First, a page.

A binge-watching of Portuguese auteur-in-the-making Miguel Gomes' Herculean ARABIAN NIGHTS trilogy, his fourth feature, the much-anticipated follow-up after TABU (2012), his critically acclaimed present/past diptych stunner.
Consciously informing audience beforehand with its caption - "The film is not an adaptation of the book ARABIAN NIGHTS despite drawing on its structure", the three volumes of ARABIAN NIGHTS constitute an expansive ethnic dissection of Portugal's burning mire, all the stories told by Scheherazade (Alfaiate) stem from events confined within a single calendar year from August 2013 to July 2014 in Portugal, when its people are stricken with economic austerity and become impoverished, implement by the government which Gomez denounces devoid of social justice.
Volume 1, The Restless One, presents at the get-go a documentary preamble fixates on two paralleled topics, one is the closure of a large shipyard and its ramifications of workers' layoff, another is about the exigent countermeasure to the plague of wasps which blights the local apiculture.
After a brief introduction of Scheherazade and her nightly undertaking, she starts to narrate the stories, which allegedly should be scintillating enough to keep her alive from the killing-prone king.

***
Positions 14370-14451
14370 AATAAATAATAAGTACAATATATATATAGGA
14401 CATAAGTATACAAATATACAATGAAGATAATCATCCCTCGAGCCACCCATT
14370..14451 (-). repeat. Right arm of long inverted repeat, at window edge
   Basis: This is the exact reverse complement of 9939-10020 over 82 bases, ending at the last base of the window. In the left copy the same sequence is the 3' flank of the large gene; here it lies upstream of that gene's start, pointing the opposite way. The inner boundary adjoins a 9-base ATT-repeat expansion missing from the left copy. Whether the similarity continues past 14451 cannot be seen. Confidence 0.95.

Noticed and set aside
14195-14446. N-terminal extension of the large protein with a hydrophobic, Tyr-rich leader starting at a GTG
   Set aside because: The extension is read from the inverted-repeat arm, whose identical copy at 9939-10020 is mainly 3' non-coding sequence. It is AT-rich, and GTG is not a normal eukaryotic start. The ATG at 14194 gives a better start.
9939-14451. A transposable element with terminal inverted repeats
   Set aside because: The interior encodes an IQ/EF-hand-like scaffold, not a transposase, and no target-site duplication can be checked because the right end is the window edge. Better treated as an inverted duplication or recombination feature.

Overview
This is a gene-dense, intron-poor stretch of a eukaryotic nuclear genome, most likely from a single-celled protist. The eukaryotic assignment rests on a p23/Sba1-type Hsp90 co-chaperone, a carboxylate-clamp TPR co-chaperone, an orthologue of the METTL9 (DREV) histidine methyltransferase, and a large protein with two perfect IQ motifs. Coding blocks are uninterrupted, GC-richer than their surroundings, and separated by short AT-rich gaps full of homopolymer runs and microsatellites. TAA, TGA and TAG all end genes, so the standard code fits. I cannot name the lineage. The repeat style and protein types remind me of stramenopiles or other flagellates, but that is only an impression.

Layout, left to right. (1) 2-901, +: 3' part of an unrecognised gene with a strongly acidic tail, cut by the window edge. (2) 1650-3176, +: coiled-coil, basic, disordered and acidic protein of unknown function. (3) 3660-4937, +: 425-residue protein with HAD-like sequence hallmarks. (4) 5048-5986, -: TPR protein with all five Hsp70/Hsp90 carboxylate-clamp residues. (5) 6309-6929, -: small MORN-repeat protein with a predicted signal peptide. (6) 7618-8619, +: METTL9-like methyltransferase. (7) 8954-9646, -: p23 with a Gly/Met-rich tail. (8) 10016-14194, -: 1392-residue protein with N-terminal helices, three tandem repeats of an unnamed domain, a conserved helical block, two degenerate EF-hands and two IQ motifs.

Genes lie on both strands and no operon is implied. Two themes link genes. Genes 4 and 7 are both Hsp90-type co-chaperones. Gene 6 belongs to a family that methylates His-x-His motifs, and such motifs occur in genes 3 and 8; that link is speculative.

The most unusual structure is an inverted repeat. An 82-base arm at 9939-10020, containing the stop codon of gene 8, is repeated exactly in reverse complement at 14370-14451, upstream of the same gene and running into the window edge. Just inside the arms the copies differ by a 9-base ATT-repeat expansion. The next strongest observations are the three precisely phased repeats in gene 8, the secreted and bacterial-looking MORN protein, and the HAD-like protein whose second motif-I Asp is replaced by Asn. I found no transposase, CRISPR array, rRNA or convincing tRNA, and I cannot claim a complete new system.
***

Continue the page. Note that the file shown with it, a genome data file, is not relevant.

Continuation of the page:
The Men with Hard-ons is an outré caricature, government kingpins, including the Prime Minister of Portugal (Samora), are negotiating the future of the country with several other foreign capitalists, when a magician offers a cure of their collective impotence, they all accept it but soon find the flip side of a perpetual hard-on. This allegory runs out of gas quickly being too self- conscious all the time, it seems that ridicule is not Gomez's strongest suit.
The Story of the Cockerel and the fire, is executed with a more naturalistic spin, but the magic element continues, a love triangle (impersonated by three teenagers) is behind a sagacious cockerel's early-morning crowing, which causes some legal action for the owner and concurs with the election in an arson-rampant rural town. Weaving a fly-on-the-wall approach of fabricating a tall tale into expressing social critique with a critical eye, Gomes seems to find his footing.
The third story, the Swim of the Magnificents, carries on further with this methodology, plies audience with some very stimulating visual grandeur and idiosyncrasy, a fetid clinic (looks like being built in a cavity of a dead whale), follows by a stranded whale and its sudden explosion, leaves a struggling mermaid on the beach, a culmination achieved by a throng of people celebrating New Year's Day in the fashion of winter swimming in the sea, that is the spirit, alleviating the sore generated from the previous three accounts of personal crisis caused by unemployment. Blending real and surreal, Volume One ends with a moderately impressive note.
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